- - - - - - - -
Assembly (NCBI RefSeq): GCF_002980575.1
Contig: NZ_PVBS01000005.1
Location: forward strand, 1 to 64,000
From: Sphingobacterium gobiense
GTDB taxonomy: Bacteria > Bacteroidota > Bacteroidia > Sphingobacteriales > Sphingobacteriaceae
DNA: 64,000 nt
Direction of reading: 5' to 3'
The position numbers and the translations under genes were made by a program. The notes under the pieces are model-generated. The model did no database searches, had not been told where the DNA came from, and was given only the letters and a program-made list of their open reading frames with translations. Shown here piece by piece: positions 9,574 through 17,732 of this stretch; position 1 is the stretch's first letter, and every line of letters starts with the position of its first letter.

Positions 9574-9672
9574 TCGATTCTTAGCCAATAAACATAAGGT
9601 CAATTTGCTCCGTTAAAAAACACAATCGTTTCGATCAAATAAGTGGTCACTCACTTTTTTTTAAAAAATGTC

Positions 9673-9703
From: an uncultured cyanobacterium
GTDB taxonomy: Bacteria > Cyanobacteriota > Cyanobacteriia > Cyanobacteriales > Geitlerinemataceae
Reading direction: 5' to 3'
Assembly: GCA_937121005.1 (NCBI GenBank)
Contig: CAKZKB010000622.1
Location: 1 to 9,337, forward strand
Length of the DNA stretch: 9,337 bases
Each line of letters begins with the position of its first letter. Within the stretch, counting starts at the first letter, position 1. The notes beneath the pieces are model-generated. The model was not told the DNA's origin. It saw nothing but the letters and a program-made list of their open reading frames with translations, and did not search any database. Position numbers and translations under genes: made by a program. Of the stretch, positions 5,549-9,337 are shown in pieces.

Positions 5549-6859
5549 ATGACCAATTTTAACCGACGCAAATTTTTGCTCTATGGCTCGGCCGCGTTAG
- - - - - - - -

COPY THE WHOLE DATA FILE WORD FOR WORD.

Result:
Assembly (NCBI RefSeq): GCF_002980575.1
Contig: NZ_PVBS01000005.1
Location: forward strand, 1 to 64,000
From: Sphingobacterium gobiense
GTDB taxonomy: Bacteria > Bacteroidota > Bacteroidia > Sphingobacteriales > Sphingobacteriaceae
DNA: 64,000 nt
Direction of reading: 5' to 3'
The position numbers and the translations under genes were made by a program. The notes under the pieces are model-generated. The model did no database searches, had not been told where the DNA came from, and was given only the letters and a program-made list of their open reading frames with translations. Shown here piece by piece: positions 9,574 through 17,732 of this stretch; position 1 is the stretch's first letter, and every line of letters starts with the position of its first letter.

Positions 9574-9672
9574 TCGATTCTTAGCCAATAAACATAAGGT
9601 CAATTTGCTCCGTTAAAAAACACAATCGTTTCGATCAAATAAGTGGTCACTCACTTTTTTTTAAAAAATGTC

Positions 9673-9703
From: an uncultured cyanobacterium
GTDB taxonomy: Bacteria > Cyanobacteriota > Cyanobacteriia > Cyanobacteriales > Geitlerinemataceae
Reading direction: 5' to 3'
Assembly: GCA_937121005.1 (NCBI GenBank)
Contig: CAKZKB010000622.1
Location: 1 to 9,337, forward strand
Length of the DNA stretch: 9,337 bases
Each line of letters begins with the position of its first letter. Within the stretch, counting starts at the first letter, position 1. The notes beneath the pieces are model-generated. The model was not told the DNA's origin. It saw nothing but the letters and a program-made list of their open reading frames with translations, and did not search any database. Position numbers and translations under genes: made by a program. Of the stretch, positions 5,549-9,337 are shown in pieces.

Positions 5549-6859
5549 ATGACCAATTTTAACCGACGCAAATTTTTGCTCTATGGCTCGGCCGCGTTAG